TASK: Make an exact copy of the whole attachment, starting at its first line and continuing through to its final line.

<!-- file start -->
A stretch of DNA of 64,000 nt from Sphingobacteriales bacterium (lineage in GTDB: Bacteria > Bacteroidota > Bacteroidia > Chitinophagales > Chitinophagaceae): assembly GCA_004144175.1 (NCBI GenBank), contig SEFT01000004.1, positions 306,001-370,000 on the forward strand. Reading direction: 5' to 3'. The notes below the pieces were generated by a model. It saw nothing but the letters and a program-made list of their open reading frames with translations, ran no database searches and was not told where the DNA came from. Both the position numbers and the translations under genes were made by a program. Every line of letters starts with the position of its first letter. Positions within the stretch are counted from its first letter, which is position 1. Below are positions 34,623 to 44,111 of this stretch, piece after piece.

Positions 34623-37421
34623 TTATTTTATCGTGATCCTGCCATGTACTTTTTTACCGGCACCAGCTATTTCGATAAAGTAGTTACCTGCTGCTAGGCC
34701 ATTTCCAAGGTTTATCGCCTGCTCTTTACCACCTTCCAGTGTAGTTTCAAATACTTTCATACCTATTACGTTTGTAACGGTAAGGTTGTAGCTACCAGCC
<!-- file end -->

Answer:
A stretch of DNA of 64,000 nt from Sphingobacteriales bacterium (lineage in GTDB: Bacteria > Bacteroidota > Bacteroidia > Chitinophagales > Chitinophagaceae): assembly GCA_004144175.1 (NCBI GenBank), contig SEFT01000004.1, positions 306,001-370,000 on the forward strand. Reading direction: 5' to 3'. The notes below the pieces were generated by a model. It saw nothing but the letters and a program-made list of their open reading frames with translations, ran no database searches and was not told where the DNA came from. Both the position numbers and the translations under genes were made by a program. Every line of letters starts with the position of its first letter. Positions within the stretch are counted from its first letter, which is position 1. Below are positions 34,623 to 44,111 of this stretch, piece after piece.

Positions 34623-37421
34623 TTATTTTATCGTGATCCTGCCATGTACTTTTTTACCGGCACCAGCTATTTCGATAAAGTAGTTACCTGCTGCTAGGCC
34701 ATTTCCAAGGTTTATCGCCTGCTCTTTACCACCTTCCAGTGTAGTTTCAAATACTTTCATACCTATTACGTTTGTAACGGTAAGGTTGTAGCTACCAGCC